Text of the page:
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FunTimes Magazine

“Unthanksgiving Day” For Native Americans

Nov 28, 2022 11:00AM ● By Karen Warrington

Indigenous People recognized Thanksgiving as a Day of Mourning.

“It is a time to remember ancestral history

 as well as a day to acknowledge

and protest the racism and oppression

which they continue to experience today.”

While the Day of Mourning still takes place in Plymouth, Massachusetts, there are variations of the protest throughout the nation, including “Unthanksgiving Day”, held in San Francisco.

So, Thanksgiving 2022 has ended and the turkey will probably be used for sandwiches for the remainder of the week. And, this might be an opportune time for African American families who celebrated the Thanksgiving holiday to separate fact from fiction about the 1621 harvest feast that European immigrants and Wampanoag people held in what is now Plymouth, Massachusetts. And, hopefully our Black families will remember that the first enslaved Africans were brought across the Atlantic two years before, in 1619, to what were British colonies.

A statue of Massasoit, chief of the Wampanoag, in Plymouth.

American historians tell us the Europeans were colonists and the historians don’t emphasize that these colonists or immigrants had come by ship across the Atlantic Ocean to what was the land of the Wampanoag people. And, it is widely acknowledged that the European immigrants may not have survived on these shores without Tisquantum, a member of the Patuxet wing of the Wampanoag people who spoke English. He is credited with acting as an interpreter and helped the English immigrants hunt and gather food. Tisquantum had been kidnapped on a British ship en route to a market in Spain where Africans were enslaved. He escaped from Spain, lived in England and worked on a ship captained by the Newfoundland Colony’s governor before making it back to his home and his Patuxet people.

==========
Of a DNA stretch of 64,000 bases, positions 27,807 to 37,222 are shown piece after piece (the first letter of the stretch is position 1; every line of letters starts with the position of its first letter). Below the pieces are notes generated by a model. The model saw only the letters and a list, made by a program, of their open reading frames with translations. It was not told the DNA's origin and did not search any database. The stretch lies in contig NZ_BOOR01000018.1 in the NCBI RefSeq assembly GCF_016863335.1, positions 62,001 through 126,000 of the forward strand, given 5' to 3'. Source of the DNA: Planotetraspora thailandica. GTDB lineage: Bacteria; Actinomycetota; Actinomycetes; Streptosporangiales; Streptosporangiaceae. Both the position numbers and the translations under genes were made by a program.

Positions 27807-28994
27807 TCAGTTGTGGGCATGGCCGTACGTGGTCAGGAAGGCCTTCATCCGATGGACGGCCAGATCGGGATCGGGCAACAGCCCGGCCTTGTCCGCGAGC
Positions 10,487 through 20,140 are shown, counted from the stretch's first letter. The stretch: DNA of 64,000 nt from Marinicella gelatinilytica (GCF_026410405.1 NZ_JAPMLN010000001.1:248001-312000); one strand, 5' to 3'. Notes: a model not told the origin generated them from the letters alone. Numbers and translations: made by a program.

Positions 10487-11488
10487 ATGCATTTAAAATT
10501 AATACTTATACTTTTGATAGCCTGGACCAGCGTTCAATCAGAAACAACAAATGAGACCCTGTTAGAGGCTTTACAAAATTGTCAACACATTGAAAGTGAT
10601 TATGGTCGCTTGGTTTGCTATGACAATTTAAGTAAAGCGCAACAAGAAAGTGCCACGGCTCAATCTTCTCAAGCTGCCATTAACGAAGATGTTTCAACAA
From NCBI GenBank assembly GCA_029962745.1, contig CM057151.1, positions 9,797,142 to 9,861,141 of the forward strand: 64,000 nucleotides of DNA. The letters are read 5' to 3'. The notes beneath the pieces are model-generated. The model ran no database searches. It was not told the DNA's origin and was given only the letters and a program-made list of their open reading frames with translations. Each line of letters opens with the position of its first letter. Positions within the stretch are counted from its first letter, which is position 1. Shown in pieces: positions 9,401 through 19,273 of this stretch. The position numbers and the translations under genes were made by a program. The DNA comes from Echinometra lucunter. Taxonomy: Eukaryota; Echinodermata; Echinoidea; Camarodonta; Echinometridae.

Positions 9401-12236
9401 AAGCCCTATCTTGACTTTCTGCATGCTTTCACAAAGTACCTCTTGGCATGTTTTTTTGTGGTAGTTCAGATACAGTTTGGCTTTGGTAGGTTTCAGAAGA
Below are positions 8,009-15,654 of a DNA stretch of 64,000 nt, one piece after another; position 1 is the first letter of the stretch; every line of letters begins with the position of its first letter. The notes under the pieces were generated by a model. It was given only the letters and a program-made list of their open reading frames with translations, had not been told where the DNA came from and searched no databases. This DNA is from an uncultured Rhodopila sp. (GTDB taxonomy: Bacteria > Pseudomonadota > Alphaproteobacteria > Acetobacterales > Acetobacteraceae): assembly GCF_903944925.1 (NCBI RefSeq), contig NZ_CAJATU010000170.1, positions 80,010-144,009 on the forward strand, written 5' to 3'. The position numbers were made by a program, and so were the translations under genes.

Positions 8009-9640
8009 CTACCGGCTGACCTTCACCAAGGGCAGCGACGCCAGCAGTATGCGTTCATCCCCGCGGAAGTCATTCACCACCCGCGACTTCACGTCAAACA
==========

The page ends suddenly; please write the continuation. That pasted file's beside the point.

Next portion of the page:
It is also important for African Americans to examine the early experience of that first Thanksgiving as the Wampanoag native-to-the land people welcomed the Europeans and what followed that welcoming. It’s important because the displacement or removal of the indigenous people from their land is today being replicated in urban spaces where Black people have lived since they were enslaved and brought to America in chains.

Today, whether in Oakland, California; Harlem, New York; Washington, DC or Philadelphia, Black people are being displaced or removed from their urban homelands throughout the nation. It is now referred to as gentrification. In the 1950s it was called urban renewal when it was really Negro removal that obliterated intact Black neighborhoods and thriving business areas to make way for highways and public works projects.

Remember also, the Trail of Tears that is officially explained as, “… a series of displacements of approximately 100,000 American Indians between 1830 and 1850 by the U.S.” The Federal government acting on behalf of White settlers who wanted to grow cotton on Indian-owned land; forcing them to leave their homelands and walk hundreds of miles to a specially designated “Indian Territory” across the Mississippi River. Hundreds died.

Hopefully, whenever our families come together in celebration, with or without turkey, we commit to taking the time to share the reality of American history and its continuing impact on our lives and the lives of our allies. There’s a whole lot of history from 1619 until 2022 that remains hidden.

 Karen Warrington has had a decades long career as a broadcast journalist, communications professional, performing artist, and documentary filmmaker. She has traveled extensively throughout Africa, the Caribbean, Europe, and Asia. She is committed to being a voice for the African Diaspora.

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